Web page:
Newport News, independent city (1990 pop. 170,045), SE Va., on the Virginia peninsula, at the mouth of the James River, off Hampton Roads, near Norfolk; inc. 1896. It is a port for transatlantic and intracoastal shipping; commodities handled include coal, oil, tobacco, grain, and ores. Newport News is also one of the nation's major shipbuilding and repair centers—its shipbuilding industry began in 1886. The U.S.S. Enterprise II, the first nuclear-powered aircraft carrier, was constructed there. The city's other industries include seafood processing, printing and publishing, and the manufacture of office and electronic equipment, plastic and paper products, and apparel. There are also oil refineries.
Newport News was settled by Irish colonists c.1620 but did not grow appreciably until 1880, when it became the eastern terminus of the Chesapeake and Ohio RR. In 1862 the famous battle between the ironclad ships Monitor and Merrimack took place off Newport News. Points of interest include the Mariners Museum (including the U.S.S. Monitor Center), the War Memorial Museum of Virginia, the Virginia Living Museum and Planetarium, and the Victory Arch (1919, rebuilt 1962). Fort Eustis, with the Matthew Jones House (1660) on the fort's grounds, is there. Christopher Newport Univ. is in the city.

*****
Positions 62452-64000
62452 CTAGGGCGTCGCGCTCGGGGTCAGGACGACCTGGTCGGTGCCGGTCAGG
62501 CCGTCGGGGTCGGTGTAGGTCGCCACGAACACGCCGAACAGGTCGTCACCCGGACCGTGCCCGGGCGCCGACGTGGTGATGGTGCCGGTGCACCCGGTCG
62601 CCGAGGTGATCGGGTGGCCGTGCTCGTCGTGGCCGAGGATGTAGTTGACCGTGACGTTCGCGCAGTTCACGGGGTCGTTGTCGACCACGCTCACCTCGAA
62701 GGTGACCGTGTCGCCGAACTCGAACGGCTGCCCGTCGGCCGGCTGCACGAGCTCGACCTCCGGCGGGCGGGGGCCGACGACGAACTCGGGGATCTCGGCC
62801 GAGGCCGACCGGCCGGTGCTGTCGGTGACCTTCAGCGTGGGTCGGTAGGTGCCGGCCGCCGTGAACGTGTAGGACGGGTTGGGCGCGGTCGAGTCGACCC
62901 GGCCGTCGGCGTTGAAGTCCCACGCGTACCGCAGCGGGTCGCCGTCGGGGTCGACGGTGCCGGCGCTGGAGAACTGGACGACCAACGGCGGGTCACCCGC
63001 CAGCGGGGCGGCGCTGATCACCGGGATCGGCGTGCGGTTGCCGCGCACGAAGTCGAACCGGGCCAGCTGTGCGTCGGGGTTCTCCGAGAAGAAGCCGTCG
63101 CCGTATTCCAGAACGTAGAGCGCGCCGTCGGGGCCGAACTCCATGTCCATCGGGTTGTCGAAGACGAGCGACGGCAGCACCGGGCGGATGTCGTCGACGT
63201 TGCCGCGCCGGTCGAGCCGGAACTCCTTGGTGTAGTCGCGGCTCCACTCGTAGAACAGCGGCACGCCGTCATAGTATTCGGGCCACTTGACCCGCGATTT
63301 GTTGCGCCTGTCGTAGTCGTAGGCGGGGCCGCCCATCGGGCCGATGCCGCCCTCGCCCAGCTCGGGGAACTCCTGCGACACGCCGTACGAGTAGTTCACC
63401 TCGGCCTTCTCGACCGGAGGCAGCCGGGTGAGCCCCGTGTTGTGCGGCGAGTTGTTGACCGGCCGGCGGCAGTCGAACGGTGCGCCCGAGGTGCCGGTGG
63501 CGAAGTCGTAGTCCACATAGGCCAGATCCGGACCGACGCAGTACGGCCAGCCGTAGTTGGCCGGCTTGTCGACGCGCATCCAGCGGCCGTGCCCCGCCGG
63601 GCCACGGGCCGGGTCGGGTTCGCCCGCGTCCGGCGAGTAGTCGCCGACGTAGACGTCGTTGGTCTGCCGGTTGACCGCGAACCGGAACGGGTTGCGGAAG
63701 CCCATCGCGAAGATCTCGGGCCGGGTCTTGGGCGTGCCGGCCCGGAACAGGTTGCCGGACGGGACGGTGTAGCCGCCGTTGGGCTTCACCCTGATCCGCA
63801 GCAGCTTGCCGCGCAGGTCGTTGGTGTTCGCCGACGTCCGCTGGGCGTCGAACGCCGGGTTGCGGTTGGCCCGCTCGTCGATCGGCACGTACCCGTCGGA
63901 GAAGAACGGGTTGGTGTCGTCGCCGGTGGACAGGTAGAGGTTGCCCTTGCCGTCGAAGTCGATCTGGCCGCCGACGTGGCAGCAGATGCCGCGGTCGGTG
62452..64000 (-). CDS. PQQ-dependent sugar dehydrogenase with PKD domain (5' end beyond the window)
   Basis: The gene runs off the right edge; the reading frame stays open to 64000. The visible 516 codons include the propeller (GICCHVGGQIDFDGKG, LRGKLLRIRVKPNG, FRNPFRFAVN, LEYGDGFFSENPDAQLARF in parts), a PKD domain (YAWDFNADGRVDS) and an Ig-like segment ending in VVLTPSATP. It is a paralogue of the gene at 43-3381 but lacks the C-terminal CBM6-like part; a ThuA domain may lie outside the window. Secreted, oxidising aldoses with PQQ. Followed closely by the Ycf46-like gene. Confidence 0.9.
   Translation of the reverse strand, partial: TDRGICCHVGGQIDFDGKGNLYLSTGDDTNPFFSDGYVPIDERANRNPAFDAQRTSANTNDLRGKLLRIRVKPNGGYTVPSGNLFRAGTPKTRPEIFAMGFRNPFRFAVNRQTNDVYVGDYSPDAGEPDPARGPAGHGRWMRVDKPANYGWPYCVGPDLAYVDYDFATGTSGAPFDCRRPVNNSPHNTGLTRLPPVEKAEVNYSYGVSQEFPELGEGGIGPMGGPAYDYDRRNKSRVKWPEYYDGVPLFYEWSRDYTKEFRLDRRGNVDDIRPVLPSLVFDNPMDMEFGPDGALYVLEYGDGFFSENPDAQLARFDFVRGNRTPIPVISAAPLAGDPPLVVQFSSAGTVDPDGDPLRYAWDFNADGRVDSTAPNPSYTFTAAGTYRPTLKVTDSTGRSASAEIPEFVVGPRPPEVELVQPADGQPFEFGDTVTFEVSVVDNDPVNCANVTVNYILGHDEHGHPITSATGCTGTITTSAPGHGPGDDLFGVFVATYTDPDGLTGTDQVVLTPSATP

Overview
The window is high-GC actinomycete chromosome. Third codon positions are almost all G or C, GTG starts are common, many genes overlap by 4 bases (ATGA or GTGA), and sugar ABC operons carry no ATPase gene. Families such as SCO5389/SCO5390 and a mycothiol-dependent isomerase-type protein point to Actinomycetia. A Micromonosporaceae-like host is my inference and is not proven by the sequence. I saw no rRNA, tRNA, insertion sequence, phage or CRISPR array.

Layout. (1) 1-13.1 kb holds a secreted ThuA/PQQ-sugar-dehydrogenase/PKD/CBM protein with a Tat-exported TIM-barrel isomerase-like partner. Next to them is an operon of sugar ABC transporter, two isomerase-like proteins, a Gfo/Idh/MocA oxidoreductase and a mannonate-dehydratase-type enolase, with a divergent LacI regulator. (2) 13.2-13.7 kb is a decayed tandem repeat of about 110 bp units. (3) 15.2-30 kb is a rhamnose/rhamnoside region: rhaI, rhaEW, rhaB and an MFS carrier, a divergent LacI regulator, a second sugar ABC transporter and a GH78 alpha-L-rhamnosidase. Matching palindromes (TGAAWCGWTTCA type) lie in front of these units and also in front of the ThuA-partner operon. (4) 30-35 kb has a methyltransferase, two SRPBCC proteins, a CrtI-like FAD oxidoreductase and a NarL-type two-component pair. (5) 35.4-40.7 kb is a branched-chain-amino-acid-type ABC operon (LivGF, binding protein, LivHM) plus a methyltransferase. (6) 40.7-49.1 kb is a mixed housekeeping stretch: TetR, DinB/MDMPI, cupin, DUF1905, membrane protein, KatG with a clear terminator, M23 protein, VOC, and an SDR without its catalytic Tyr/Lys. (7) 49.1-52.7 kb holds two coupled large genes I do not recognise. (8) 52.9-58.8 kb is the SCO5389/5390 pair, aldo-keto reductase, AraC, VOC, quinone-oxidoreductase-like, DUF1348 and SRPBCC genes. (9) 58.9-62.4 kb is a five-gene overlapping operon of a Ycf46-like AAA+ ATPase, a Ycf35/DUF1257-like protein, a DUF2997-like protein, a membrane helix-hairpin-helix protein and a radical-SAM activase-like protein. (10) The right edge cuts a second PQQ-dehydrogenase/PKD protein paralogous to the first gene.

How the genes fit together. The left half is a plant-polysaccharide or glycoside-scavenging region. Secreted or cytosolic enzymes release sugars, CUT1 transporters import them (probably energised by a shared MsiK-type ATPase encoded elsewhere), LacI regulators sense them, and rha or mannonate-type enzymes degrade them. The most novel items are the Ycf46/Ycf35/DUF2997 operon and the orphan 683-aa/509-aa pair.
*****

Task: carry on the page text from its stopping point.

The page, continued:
The Columbia Electronic Encyclopedia, 6th ed. Copyright © 2012, Columbia University Press. All rights reserved.
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